johnny-dreamguns
10/9/2019 - 3:28 PM

Functional Lite

Functional Lite Programming

Pure function - a function that has no side effects. When called it should return a value without changing the state of the system

Side effect - A change that occurred indirectly when a function was called

Making things pure makes programs easier to write and read. It makes things more reasonable and less complex

A pure function can access state as long as it doesn’t change it

Example of impure function

function foo(x){
  y = y * x;
  z = z * x;
}

let y = 2, z = 3;

foo(5);

Example of pure function

function bar(x, y, z){
  foo(x);
  return [y,z];

  function foo(x){
    y = y * x;
    z = z * x;   
  }
}

bar(5, 2, 3); 

Manual Composition

The output of one function is the input of another function

Make code pure using manual composition

In this example the side effect doesn’t cause different values to return but there’s still a side effect by changing the value of z

function sum(x, y){
  return x + y;
} 

function mult(x, y){
  return x * y; 
}

let z = mult(3, 5);
z = sum(z, 2);

It would be better written using composition in a utility function like so:

function multAndSum(x, y, z){
  return sum(mult(x, y), z);
}
multAndSum(3, 5, 2);

Immutability

non mutation - the non ability to change value

How const and Object.freeze work

var x = 2;
x++; // allowed


const y =3;
y++; // not allowed


const z = [4,5,6];
z = 10; // not allowed
z[0] = 10; // allowed


const w = Object.freeze([4,5,6]);
w = 10; // not allowed
w[0] = 10; // not allowed

Object.freeze only affects the top level

Dangers

Very easy to change values as each variable is just a reference to an object

If two variables reference the same object then it’s possible to change both when not intended

let myArr = [1,2,3]
let myArr2 = myArr
myArr2[0] = 4
console.log(myArr[0]) // 4

Immutability as a discipline

Immutability is a discipline, given values we choose not to change them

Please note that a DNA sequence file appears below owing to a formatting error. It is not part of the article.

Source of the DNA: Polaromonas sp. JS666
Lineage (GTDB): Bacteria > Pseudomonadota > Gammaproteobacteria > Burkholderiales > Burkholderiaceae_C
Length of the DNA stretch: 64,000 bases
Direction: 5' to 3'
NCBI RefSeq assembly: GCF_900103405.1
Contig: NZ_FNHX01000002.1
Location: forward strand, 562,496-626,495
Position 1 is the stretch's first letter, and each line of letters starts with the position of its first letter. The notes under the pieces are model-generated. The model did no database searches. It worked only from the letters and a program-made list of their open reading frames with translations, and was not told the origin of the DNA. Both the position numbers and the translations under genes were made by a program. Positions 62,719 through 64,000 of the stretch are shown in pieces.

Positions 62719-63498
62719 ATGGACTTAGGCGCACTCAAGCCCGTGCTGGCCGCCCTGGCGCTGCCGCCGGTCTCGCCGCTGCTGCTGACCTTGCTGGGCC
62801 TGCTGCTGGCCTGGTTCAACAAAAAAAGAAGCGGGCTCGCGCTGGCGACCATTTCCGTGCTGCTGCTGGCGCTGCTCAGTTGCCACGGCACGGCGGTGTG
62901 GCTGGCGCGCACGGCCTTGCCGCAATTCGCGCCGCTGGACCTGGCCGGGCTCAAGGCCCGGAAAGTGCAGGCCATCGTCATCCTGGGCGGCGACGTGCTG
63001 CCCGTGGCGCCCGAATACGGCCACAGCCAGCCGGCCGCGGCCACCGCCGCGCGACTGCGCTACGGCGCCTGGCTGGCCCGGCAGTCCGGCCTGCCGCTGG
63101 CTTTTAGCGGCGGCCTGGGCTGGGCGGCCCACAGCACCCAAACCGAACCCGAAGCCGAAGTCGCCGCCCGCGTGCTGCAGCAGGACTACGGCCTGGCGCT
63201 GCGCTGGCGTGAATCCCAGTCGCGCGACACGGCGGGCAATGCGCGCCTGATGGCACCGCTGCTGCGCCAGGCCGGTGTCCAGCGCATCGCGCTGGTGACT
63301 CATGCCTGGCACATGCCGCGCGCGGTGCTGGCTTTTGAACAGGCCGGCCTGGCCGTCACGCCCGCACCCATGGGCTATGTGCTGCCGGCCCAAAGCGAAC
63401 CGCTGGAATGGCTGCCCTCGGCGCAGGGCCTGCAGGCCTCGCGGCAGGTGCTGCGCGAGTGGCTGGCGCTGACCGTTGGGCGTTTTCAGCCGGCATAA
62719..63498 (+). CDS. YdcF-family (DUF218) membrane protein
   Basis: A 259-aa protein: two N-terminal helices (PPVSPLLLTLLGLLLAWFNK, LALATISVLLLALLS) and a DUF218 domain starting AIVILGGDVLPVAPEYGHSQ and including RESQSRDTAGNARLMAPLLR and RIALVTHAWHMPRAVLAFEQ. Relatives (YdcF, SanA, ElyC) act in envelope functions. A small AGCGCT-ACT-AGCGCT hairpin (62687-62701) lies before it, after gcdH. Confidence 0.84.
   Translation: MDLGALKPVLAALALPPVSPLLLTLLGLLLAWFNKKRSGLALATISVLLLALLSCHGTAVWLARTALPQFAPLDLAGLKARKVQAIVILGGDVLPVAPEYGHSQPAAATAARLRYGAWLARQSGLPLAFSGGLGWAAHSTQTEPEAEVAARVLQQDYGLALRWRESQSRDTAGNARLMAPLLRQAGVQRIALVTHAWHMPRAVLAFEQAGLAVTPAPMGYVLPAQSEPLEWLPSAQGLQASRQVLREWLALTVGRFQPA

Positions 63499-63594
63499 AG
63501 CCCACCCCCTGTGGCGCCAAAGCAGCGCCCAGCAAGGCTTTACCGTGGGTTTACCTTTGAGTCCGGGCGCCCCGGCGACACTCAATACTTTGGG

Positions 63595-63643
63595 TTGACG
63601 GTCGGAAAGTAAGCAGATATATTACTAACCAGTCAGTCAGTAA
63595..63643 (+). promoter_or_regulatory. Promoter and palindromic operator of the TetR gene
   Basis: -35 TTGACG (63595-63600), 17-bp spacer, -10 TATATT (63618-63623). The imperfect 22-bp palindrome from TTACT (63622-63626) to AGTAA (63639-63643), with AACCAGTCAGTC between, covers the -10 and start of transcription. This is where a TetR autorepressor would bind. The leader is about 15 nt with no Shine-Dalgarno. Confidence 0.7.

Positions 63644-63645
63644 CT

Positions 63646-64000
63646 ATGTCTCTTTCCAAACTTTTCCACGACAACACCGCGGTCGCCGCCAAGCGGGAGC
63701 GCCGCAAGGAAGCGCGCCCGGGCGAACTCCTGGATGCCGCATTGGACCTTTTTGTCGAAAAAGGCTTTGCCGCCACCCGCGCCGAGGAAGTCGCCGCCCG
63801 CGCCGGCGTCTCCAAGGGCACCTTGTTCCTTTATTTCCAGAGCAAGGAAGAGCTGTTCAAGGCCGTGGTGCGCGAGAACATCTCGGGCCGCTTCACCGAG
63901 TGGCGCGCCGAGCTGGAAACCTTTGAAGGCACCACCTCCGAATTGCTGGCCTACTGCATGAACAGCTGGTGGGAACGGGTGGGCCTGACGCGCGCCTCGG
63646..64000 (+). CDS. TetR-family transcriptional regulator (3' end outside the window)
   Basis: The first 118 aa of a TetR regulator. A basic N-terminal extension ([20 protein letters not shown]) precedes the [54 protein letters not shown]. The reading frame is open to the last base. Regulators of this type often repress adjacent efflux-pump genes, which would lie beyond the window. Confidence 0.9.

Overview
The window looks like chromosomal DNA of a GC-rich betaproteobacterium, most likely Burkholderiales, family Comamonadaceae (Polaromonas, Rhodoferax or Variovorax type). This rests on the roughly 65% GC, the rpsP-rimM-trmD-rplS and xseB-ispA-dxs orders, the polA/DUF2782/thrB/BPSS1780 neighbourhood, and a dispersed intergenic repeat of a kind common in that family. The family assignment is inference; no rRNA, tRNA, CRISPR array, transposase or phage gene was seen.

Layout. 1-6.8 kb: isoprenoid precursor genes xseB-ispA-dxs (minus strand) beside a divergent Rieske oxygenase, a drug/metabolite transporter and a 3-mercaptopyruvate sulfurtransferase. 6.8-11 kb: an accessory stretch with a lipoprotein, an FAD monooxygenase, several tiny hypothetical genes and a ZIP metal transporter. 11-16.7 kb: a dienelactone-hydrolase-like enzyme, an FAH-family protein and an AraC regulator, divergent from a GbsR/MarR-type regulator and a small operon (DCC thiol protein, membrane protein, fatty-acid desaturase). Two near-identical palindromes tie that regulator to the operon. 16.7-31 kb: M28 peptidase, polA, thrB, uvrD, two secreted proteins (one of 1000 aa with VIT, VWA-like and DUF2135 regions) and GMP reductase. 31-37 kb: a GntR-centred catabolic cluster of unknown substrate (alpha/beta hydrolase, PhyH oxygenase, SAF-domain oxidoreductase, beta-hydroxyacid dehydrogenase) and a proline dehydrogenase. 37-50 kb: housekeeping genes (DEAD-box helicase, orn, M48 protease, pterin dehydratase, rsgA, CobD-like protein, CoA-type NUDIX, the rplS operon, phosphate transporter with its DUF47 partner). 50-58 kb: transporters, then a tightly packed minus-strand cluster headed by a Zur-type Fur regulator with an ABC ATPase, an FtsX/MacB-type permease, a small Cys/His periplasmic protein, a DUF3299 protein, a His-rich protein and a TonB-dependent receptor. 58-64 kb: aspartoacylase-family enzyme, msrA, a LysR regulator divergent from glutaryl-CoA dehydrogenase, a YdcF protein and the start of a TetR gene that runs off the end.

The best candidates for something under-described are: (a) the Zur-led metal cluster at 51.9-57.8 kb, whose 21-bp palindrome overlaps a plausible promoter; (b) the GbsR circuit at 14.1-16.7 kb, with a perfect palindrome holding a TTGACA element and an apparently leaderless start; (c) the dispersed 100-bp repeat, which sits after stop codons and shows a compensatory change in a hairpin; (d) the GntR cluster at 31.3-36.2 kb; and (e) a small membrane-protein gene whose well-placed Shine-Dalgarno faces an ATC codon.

Whether the value is changeable is not really the point

Instead of making a reference to an array and changing it or one of it’s values, we should make a new copy of it and work with that. I will not mutate it.

In a functional programming language you cannot mutate state

In JavaScript we can choose not to mutate state instead

Immutable example

function doubleThemMutable(list) {
  for(var i=0; i<list.length; i++){
    list[i] = list[i] * 2;
  }
}


function doubleThemImmutable(list) {
  var newList = []
  for(var i=0; i<list.length; i++){
    newList[i] = list[i] * 2;
  }
  return newList;
}

Passing variables to functions

Simple primitives are passed as new copies Non-simple primitives are passed as references

Closure

Closure is when a function ‘remembers’ the variables around it when that function is executed elsewhere

A non functional example of closure

function foo() {
  var count = 0;

  return function() {
    return count++;
  }
}

const x = foo();
x(); // 1
x(); // 2
x(); // 3

State is being modified here so it isn’t pure

Useful example of closure / currying

function foo(x, y) {
  return function(){
    return x + y;
  }
}

var x = foo(3, 4);

x(); // 7

x() will return 7 every time

3 and 4 are stored in the closure

Recursion

A function you define that’s going to perform an action and call itself until it reaches a base case

A recursive function:

• Has a base case • Calls itself using it’s own name to call

Mutual Recursion

More than one function calling each other until they reach a base case

More about Recursion

There are physical limitations on how many executing functions that can be stored in memory